Chin Up in the Downswing: Ethics Pay Off; Education Sector IPOs Look Promising
by Anne Szustek
The Neuberger Berman Socially Responsive Fund is showing a strong cash flow, 99 companies get plaudits for ethical business practices and two education IPOs are set to launch this week.
Historically, “sin sector” stocks, which include alcohol, gambling and tobacco, are generally a safe bet in bearish financial markets. However, this has not been the case during much of this recession. The latest data point for this phenomenon: investment management firm Neuberger Berman’s Socially Responsive Fund. This mutual fund, which categorically avoids investing in tobacco, alcohol, gambling, nuclear energy and defense, then ranks stocks in terms of preference and factors like environmental policy and employment diversity, “is seeing investor inflows—a claim that very few mutual funds can make,” writes BloggingStocks.
Also on the “good guys win” beat: New York think tank Ethisphere Institute profiled 99 companies today for its third annual list of firms it deems the world’s “most ethical.” Candidates were judged on a variety of factors, including corporate sustainability, corruption, business ethics and social responsibility. “This year's group features 22 first-time recipients including Dell Inc, Thomson Reuters Corp, Best Buy Co Inc and T-Mobile International AG & Co KG,” writes Reuters. Among the three-time winners are General Electric, PepsiCo, IKEA, Starbucks and American Express. Ethisphere Institute Executive Director Alex Brigham told Reuters that some companies featured, such as Nike, made the list because of clear attempts to improve their corporate ethics profile.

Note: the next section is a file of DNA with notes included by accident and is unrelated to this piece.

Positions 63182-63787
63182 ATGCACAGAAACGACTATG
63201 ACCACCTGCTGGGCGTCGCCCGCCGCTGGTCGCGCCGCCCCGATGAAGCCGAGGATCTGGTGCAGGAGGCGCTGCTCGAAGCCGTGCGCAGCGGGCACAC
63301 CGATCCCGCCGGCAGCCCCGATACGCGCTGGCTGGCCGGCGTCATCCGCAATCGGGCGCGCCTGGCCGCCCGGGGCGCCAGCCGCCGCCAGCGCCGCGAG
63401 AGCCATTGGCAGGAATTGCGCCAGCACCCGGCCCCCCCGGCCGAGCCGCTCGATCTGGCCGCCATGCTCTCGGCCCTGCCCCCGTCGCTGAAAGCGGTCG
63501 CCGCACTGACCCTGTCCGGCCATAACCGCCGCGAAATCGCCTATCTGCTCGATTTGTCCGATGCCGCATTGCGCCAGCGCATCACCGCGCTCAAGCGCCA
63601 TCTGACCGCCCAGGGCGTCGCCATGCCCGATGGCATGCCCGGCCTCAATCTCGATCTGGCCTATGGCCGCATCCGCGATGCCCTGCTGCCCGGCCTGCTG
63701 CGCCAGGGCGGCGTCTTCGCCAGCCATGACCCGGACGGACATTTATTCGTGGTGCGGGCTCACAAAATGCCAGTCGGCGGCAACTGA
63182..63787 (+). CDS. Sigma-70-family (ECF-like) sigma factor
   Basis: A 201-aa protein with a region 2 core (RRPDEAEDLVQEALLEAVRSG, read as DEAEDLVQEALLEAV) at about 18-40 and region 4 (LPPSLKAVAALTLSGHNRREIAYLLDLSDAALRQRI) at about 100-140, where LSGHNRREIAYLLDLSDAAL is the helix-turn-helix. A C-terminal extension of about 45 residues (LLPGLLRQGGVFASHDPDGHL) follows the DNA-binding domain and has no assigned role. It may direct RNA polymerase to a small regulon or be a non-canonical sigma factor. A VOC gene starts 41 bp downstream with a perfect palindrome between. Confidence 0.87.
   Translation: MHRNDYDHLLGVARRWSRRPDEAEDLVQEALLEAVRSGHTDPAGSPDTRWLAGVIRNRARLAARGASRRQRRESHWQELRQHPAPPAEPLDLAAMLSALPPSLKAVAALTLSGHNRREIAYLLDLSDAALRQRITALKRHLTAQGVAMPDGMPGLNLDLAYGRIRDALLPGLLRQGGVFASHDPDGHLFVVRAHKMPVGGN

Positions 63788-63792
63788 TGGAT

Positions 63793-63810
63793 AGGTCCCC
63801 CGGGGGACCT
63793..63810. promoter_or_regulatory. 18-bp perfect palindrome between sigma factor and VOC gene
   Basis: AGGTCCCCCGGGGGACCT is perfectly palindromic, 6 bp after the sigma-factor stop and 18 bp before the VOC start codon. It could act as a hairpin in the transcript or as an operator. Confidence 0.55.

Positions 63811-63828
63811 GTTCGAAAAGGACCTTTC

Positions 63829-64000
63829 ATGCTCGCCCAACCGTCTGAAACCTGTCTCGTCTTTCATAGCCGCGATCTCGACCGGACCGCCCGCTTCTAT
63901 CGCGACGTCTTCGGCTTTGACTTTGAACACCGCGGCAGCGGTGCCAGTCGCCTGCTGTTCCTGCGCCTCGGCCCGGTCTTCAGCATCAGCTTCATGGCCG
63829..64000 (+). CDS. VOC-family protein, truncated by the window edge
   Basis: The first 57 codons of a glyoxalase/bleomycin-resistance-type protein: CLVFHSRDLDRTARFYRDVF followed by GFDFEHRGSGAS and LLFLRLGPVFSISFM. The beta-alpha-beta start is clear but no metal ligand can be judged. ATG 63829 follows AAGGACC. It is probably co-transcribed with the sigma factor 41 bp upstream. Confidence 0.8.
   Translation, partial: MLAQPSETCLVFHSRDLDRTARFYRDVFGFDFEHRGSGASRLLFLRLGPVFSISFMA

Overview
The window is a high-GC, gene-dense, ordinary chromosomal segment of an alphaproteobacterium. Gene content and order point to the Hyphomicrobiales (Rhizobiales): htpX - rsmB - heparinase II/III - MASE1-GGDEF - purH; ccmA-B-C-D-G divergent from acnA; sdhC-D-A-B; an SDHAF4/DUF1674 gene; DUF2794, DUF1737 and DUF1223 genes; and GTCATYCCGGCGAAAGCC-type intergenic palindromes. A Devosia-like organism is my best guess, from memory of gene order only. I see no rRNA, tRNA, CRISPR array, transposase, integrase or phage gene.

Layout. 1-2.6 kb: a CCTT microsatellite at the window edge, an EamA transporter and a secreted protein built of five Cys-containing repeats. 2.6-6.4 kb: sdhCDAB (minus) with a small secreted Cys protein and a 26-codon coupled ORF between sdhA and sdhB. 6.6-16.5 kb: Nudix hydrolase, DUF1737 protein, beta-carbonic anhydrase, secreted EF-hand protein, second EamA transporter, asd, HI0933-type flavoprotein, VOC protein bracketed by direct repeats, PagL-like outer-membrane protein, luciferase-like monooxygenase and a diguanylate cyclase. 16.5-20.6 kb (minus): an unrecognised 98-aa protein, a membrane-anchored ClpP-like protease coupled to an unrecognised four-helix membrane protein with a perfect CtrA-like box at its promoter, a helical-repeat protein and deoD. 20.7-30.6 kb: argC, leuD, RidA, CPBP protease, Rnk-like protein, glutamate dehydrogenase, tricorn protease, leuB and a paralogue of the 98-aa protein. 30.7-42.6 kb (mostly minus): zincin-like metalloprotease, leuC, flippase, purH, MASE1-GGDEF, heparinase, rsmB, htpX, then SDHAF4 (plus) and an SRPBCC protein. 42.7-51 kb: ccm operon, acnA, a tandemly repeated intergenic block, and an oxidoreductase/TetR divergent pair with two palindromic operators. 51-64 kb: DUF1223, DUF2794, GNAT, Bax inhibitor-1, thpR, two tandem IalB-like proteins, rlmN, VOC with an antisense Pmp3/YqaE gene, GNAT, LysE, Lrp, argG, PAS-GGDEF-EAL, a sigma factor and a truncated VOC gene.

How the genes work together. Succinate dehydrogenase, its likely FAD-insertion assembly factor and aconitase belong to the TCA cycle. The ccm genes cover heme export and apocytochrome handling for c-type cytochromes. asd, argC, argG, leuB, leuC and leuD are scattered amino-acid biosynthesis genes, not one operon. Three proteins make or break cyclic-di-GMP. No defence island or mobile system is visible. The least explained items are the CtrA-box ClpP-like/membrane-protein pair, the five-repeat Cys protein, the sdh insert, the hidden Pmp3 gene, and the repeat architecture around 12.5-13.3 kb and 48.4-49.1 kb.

Online higher-educational institution Bridgepoint Education and foreign-language learning software firm Rosetta Stone are gearing up for initial public offerings on the New York Stock Exchange this week, signaling both hope within the parameters of company growth as well as in the vitality of the financial markets. Both companies reported steep increases in earnings during 2008 and reported tens of millions of dollars’ worth of earnings. “Both companies are young, technology-centered and fast-growing,” writes The Wall Street Journal. “Their business models also include a key revenue driver that any tech investor looks for: scalability, or the ability to add new customers at low cost.”